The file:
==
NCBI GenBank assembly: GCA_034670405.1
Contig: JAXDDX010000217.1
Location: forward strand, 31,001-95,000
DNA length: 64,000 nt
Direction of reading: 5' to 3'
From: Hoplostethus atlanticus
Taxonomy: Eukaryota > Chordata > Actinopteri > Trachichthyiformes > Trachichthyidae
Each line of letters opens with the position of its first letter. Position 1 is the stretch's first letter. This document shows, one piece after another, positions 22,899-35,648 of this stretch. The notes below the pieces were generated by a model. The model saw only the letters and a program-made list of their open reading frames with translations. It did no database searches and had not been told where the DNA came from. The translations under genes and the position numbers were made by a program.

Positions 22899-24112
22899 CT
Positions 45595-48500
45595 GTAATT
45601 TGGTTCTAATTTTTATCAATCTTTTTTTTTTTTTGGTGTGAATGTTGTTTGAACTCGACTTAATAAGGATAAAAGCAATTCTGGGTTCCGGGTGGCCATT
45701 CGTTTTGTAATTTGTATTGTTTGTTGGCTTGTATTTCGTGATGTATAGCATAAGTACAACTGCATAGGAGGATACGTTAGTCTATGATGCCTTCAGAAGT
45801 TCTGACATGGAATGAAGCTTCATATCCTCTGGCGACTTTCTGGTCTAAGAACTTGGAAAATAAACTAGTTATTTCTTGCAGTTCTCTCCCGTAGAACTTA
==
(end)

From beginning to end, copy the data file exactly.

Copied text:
NCBI GenBank assembly: GCA_034670405.1
Contig: JAXDDX010000217.1
Location: forward strand, 31,001-95,000
DNA length: 64,000 nt
Direction of reading: 5' to 3'
From: Hoplostethus atlanticus
Taxonomy: Eukaryota > Chordata > Actinopteri > Trachichthyiformes > Trachichthyidae
Each line of letters opens with the position of its first letter. Position 1 is the stretch's first letter. This document shows, one piece after another, positions 22,899-35,648 of this stretch. The notes below the pieces were generated by a model. The model saw only the letters and a program-made list of their open reading frames with translations. It did no database searches and had not been told where the DNA came from. The translations under genes and the position numbers were made by a program.

Positions 22899-24112
22899 CT
Positions 45595-48500
45595 GTAATT
45601 TGGTTCTAATTTTTATCAATCTTTTTTTTTTTTTGGTGTGAATGTTGTTTGAACTCGACTTAATAAGGATAAAAGCAATTCTGGGTTCCGGGTGGCCATT
45701 CGTTTTGTAATTTGTATTGTTTGTTGGCTTGTATTTCGTGATGTATAGCATAAGTACAACTGCATAGGAGGATACGTTAGTCTATGATGCCTTCAGAAGT
45801 TCTGACATGGAATGAAGCTTCATATCCTCTGGCGACTTTCTGGTCTAAGAACTTGGAAAATAAACTAGTTATTTCTTGCAGTTCTCTCCCGTAGAACTTA